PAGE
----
I met Gill, a fellow Bri Tri member at the start. Excitement kicked in as we gathered at the water’s edge. Gill and I ran/walked into the water together and for a minute were swimming along side each other. I could see we were heading in the same direction and I decided rather than swim over Gill (which it felt like I was going to)  I’d move away. That was the last I saw of Gill on the swim (she swam 19 and I was 20 minutes). We’d been warned that the current was going to be strong and Chris who had practised the day before, and been to Gary’s session (channel swimmer and all-round swimming king), showed me the best route to the take. I think I took it! But of course I hadn’t switched on my watch so I don’t know what pace I went at, or what distance I covered. However, I did find my ‘off to the left and then back to the bouy route’ (avoiding fighting the current) had somehow got me back in the group who had got ahead of me at the start. The sea was reasonably choppy and a bit unpredictable, but when I saw the sun shining on the water I had one of those moments, when I thought, I just love this!

As I got out of the water I was reassured to see not unhealthy, reasonably fit looking men around me which was a sign I wasn’t totally useless! I also noticed the watch wasn’t on and decided to tell Gary (guru Gary) who probably wondered what the hell I was saying . I ran to transition and wasn’t super slow (but still need to get faster). Then it was time to put the watch on and get onto the bike route.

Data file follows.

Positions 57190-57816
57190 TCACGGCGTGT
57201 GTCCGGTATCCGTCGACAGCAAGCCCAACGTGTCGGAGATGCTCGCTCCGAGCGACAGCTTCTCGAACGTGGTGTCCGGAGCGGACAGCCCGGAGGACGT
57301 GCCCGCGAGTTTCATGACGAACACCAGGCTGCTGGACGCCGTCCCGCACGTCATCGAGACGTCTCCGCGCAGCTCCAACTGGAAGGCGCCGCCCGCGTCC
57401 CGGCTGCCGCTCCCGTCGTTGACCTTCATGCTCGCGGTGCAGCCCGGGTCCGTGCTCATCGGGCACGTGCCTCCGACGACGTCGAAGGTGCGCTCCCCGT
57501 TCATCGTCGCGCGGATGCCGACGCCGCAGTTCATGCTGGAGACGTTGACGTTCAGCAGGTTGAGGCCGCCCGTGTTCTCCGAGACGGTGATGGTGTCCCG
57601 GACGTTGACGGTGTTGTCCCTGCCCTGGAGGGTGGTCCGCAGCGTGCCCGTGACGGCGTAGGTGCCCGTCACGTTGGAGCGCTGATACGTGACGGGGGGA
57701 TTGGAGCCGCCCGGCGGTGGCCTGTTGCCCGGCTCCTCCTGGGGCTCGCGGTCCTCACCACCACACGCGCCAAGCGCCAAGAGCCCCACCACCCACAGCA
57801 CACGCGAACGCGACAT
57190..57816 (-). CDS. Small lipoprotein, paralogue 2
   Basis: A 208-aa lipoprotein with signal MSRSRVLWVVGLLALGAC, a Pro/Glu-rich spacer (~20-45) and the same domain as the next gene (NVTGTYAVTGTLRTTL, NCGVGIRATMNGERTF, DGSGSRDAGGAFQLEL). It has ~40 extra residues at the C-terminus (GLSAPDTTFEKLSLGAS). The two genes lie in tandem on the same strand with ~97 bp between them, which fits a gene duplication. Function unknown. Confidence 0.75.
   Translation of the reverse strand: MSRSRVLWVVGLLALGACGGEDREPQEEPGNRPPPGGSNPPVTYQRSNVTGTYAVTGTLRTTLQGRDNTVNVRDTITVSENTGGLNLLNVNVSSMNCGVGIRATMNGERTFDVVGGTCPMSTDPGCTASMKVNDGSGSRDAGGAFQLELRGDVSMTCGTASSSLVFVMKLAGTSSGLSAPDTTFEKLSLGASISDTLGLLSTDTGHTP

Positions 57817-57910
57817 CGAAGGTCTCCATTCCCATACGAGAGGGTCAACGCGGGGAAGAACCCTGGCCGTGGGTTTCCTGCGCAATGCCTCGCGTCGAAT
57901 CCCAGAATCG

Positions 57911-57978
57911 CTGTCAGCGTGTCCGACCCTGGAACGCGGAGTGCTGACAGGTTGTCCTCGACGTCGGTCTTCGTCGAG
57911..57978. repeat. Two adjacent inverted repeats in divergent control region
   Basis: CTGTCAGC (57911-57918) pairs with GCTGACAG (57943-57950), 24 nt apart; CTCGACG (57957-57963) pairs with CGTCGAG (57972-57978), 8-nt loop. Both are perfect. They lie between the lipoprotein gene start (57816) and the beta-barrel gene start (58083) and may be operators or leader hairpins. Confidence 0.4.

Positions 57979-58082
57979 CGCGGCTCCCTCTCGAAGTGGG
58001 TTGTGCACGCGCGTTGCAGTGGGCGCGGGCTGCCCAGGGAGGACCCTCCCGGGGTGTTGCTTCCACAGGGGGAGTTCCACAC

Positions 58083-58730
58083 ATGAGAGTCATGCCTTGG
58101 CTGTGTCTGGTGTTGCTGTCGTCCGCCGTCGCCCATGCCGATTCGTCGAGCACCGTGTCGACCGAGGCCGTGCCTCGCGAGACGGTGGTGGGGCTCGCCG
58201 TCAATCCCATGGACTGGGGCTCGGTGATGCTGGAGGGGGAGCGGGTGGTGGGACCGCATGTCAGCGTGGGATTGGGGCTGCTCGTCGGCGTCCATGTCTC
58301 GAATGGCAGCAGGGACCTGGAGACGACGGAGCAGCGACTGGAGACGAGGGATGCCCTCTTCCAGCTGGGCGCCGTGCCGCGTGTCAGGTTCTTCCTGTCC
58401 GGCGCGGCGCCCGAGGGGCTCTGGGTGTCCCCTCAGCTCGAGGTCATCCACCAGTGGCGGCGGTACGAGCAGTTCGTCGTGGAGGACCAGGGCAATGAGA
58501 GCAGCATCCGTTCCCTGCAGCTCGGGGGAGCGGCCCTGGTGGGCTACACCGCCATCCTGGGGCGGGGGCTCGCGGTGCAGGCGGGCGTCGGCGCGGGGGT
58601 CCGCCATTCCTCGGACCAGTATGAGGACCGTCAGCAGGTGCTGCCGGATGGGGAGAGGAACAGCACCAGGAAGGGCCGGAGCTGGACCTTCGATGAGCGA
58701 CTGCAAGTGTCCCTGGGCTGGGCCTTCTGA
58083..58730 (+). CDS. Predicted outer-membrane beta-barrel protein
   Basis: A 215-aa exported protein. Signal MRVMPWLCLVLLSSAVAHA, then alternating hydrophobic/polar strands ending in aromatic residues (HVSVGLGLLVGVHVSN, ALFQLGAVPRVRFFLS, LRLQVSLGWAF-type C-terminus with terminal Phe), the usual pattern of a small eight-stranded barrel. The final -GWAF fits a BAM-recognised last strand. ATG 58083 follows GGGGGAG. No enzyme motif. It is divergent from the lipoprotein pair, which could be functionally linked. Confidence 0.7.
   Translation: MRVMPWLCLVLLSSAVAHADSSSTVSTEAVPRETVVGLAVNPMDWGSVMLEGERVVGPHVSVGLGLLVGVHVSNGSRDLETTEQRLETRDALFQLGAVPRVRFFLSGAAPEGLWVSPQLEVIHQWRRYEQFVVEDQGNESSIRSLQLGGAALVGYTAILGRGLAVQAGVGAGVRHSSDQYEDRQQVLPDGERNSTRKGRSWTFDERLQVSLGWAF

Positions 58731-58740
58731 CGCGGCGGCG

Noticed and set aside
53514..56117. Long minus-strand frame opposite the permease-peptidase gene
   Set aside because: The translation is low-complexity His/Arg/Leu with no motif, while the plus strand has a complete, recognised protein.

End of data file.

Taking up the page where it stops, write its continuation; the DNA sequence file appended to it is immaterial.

The Bike

The bike route is a familiar one for me, from running and cycling in Eastbourne. But I think my recent climbs up Ditchling Beacon combined with my pimped up bike (now sporting Chris’s gears/brakes, flash new wheels and seat) meant that what I had always thought was a killer hill, didn’t feel hard at all! In fact at one point I had to look up to double check I was still on the hill. Again, note to self, progress.

The short ride felt good, again I loved the surroundings (I’ll never get bored of the South Downs): the white cliffs, the green fields, and the Sunday morning stillness. I didn’t look at my watch once. I loved the downhills and nearly hit 40 miles per hour as I hurtled down the empty road to East Dean (for me that’s fast).  It was great to see Scott, fellow comms officer from Bri Tri marshalling in the lonely spot (I’d also spotted Rachael, Mark and Grace – good turn out on the volunteer and racing from from my new club). As we headed back up the loop towards Beachy Head and the seafront we had a little headwind, but nothing too taxing. I enjoyed the bike and was pleased to cycle this challenging route five minutes faster than last year (okay I had just come back from a fracture – but still progress).

The Run